Natalie Hudson, chief operating officer at Blackpool Teaching Hospitals (BTH) NHS Trust, warned this winter would be particularly challenging
Doctors are expecting to see a surge in respiratory diseases this winter among young children because lockdown meant they were not exposed to the usual germs.
The threat is among factors taken into account in a £2.2m Winter Plan which has been prepared by health chiefs at Blackpool Victoria Hospital.
It is proposed to recruit 110 new full-time equivalent staff to help cope with increased winter pressure on the NHS.
Natalie Hudson, chief operating officer at Blackpool Teaching Hospitals (BTH) NHS Trust, warned this winter would be particularly challenging as medics juggled the potential impact of flu and Covid with trying to restore routine treatments.
She told a meeting of the hospital board: “We need to recognise the potential impact that Covid, flu and Norovirus could have this year.
“We also have a predicted RSV (Respiratory Syncytial Virus) surge which we have already seen in children and paediatrics saw that peak in August.
“But we also expect a similar surge again throughout winter.”
It has been predicted cases of RSV could increase by up to 50 per cent with children aged under two at most risk.
A report to the board says: “As a result of national lockdowns to manage the Covid 19 pandemic there is an increasing cohort of pregnant women, young infants and children who have not been exposed to respiratory viruses which is now posing a risk to surge infections.
“Public Health England suggests an increase in RSV cases of circa 20-50 per cent, peaking in November, although early presentations have been noted.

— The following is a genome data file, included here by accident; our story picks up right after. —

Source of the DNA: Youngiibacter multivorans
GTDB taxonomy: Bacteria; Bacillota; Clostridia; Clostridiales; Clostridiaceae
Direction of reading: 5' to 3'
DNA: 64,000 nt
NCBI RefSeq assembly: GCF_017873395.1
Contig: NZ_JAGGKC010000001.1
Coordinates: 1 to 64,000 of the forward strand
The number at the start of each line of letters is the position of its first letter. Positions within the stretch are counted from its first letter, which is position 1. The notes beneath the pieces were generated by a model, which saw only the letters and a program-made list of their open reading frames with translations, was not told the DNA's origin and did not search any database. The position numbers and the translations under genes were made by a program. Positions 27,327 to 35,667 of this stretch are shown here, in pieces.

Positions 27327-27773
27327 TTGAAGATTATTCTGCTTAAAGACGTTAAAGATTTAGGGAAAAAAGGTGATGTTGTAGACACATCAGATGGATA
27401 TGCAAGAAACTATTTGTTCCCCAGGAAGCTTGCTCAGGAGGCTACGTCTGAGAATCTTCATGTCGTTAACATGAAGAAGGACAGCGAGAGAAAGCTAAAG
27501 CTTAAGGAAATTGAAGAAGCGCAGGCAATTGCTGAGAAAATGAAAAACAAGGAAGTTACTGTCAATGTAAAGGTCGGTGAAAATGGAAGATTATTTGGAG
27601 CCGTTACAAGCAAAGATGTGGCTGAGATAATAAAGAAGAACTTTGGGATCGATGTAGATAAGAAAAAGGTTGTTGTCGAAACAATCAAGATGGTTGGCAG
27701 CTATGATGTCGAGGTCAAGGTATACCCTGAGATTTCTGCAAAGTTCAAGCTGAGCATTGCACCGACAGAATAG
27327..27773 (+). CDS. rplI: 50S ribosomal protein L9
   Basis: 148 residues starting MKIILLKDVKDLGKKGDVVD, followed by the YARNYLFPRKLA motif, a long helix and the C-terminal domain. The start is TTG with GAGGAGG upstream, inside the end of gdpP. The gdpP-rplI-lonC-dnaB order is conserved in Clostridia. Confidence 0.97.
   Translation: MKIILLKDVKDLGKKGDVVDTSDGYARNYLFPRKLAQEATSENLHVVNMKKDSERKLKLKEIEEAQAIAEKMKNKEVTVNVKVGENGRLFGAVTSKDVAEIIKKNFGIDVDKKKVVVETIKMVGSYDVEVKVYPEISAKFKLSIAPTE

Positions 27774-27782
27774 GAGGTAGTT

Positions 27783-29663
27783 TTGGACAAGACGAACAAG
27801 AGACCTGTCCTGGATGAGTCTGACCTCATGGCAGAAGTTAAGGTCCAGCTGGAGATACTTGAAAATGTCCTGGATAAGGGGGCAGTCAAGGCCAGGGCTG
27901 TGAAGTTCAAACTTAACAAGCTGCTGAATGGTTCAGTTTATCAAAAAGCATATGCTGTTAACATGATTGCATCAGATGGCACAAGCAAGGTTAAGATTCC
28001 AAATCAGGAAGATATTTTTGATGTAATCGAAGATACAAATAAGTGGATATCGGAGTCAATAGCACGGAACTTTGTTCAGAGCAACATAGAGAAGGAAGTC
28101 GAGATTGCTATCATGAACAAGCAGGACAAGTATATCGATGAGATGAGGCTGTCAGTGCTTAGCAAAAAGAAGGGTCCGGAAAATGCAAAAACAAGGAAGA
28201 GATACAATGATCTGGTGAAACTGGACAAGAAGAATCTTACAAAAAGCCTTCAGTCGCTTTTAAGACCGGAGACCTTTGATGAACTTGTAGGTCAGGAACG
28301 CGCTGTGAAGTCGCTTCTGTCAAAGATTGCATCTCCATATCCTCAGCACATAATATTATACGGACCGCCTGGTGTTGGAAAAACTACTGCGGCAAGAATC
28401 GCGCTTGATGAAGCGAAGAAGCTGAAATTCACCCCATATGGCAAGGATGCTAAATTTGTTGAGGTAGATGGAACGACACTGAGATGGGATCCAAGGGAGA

“RSV is the most common cause of bronchiolitis in children under two years, although often causing mild infections, it may be severe.
“Typically, RSV circulates during winter, from September, peaking in December.
“Regional teams and the Paediatric Critical Care Network (ODN) have developed regional and supra regional plans to support increased paediatric critical care capacity.”
Ms Hudson added vaccinations for flu and Covid boosters would continue to be rolled out to staff and care homes, with this due to start in September.
All school aged children will be offered the flu vaccine from BTH’s School Aged Vaccination and Immunisation Team, with an expected uptake rate of 70 per cent.
Plans are also being made to convert more wards to medical wards, while a new medical high care unit could be created for patients needing enhanced care but not poorly enough to require intensive care.
But Ms Hudson warned it was key to get staff in place and recruitment was beginning earlier this year to ensure everything was in place.
The Trust holds £5.4m in reserves to fund winter 2021/22. £2.2m, of this is locally funded by BTH and the other £3.2m is commissioner funded.